If it were too easy why would you bother?   

Good thread, and good arguments all round.  Like everything, different strokes for different folks, and how boring the sailing world would be if we all agreed :)

 

 

 

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10 hours ago, TwoLegged said:

The problem with the mythos is that like most myths, too many people misunderstand its significance. 

The Contessa 32 is a pretty boat from half-a-century ago.  It has a fan club based on its prettiness, and on its survival of some heavy storms. 

But for most sailors most of the time, it's just an old crap boat.  Wet, slow, tiny inside, cramped cockpit, hideous sliver-main rig, not great handling downwind.  For most sailors in most conditions, a more modern design is superior in nearly every respect.

Consider a Hallberg-Rassy 310 vs Contessa 32.  Apart from the museum looks, is there really any reason to choose the Contessa?

It is a relatively slow boat but slow in a good way in the sense that it will eventually get there even if there is upwind against 40 knots of wind. So I think it is a good boat if you are one of those sea hermit who like plodding along at 5 knots...
 5 knots is not that bad either, lot of modern caravans would struggle to keep up!

To today standards it is a small boat though, he decided to remove the engine before his voyage because he didn't have the load carrying capacity for the food! You probably get the comfort of a modern 25 footer, so not great as a "family boat".

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43 minutes ago, JRC026 said:

I'm laughing at those that say the Contessa 32 is "cramped" down below.  I would need a roadmap to find my way around a Contessa 32's interior -- to me, it's YUGE!

A Contessa 26's interior is YUGE compared to a 21ft Corribee, and palatial compared to a Pocketship.

But both the Co26 and Co32 are cramped compared to more modern designs of the same length.

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2 minutes ago, TwoLegged said:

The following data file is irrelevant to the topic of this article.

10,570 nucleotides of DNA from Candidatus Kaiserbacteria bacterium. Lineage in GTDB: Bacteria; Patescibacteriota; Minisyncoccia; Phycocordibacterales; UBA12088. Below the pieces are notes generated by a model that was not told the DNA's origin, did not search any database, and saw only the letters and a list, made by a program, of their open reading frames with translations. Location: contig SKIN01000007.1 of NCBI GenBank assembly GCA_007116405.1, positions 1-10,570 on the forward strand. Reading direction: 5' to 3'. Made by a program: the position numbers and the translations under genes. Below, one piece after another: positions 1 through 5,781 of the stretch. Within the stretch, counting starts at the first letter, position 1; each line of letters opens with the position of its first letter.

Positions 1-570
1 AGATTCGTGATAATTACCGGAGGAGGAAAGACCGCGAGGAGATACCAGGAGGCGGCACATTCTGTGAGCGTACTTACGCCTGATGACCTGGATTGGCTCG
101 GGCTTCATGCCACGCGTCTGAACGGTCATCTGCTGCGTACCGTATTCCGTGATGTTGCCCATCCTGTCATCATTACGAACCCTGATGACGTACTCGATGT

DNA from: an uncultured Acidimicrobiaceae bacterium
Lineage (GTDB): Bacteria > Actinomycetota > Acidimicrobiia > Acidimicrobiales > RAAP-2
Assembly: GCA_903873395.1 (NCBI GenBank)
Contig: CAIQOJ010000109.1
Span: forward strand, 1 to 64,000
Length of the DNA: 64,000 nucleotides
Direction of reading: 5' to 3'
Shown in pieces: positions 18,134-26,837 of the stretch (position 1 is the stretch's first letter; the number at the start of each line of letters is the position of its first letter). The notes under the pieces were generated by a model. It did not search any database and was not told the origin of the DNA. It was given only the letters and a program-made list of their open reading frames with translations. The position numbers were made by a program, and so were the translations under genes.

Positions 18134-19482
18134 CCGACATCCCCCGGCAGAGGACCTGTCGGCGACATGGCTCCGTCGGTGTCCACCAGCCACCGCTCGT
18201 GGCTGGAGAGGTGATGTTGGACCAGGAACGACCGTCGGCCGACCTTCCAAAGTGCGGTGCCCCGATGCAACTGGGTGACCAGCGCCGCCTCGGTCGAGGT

A Contessa 26's interior is YUGE compared to a 21ft Corribee, and palatial compared to a Pocketship.

But both the Co26 and Co32 are cramped compared to more modern designs of the same length.

Yep, as I indicated in my post, I tend to agree with you.
cheers :-)

Edited by JRC026
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15 hours ago, TwoLegged said:

Consider a Hallberg-Rassy 310 vs Contessa 32.  Apart from the museum looks, is there really any reason to choose the Contessa?

Skeg, proper chart table instead of 'I can put an iPad here', keel that you can slam into something.

Other than that: No.

However, the more fitting adversary would be the older '31 Mk II, in my view and sure, the CO32 would only survive on its myth in a 1:1 comparison, and even that only close.

HR31MkIIstart1.jpg

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On the hard in front of me is a nice 26 that has had a couple years of sitting on the hard. This year from Covid and last year before because a bird made a nest in the mast base and Jasmine couldn’t destroy their home for her sailing season-good lady!

It’s definitely different looking from than the American boats here, but they are going to sell it now and it will be a great deal for someone who dreams of sailing on blue water.

8FF1DF68-CCAD-4206-9D68-7E5D6D90F864.jpeg

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On the other side of the spectrum: Meow.

029020-copy.jpg

Currently for sale. Owner says the equivalent of 150,000 GBP was put into her to make her race ready.

Main target for boats like Meow, Jiminy Cricket and Alacrity is the RTIR, which sometimes favours the boats with the worst rating.

Looks cool, though. I took some notes for my Waarschip ;)

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On 12/4/2020 at 8:20 AM, Sail4beer said:

On the hard in front of me is a nice 26 that has had a couple years of sitting on the hard. This year from Covid and last year before because a bird made a nest in the mast base and Jasmine couldn’t destroy their home for her sailing season-good lady!

It’s definitely different looking from than the American boats here, but they are going to sell it now and it will be a great deal for someone who dreams of sailing on blue water.

8FF1DF68-CCAD-4206-9D68-7E5D6D90F864.jpeg

Part of the Contessa mythos is how Rogers 'designed' the C26: he started with a Folkboat hull from his molds (which, IIRC, he splashed off a carvel-planked FB he built in his garage when a kid); sawed of the transom; used a car jack to lever the gunwhales about 8" wider; then glassed on a new transom and redesigned deck & house. Also, sawed the keel bottom off flat so it would  dry out level instead of rocking forward.

So it's a pufferfish FB for tidal bays. :)

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That Norwegian dude on YouTube has a   Contessa 35. Looks great.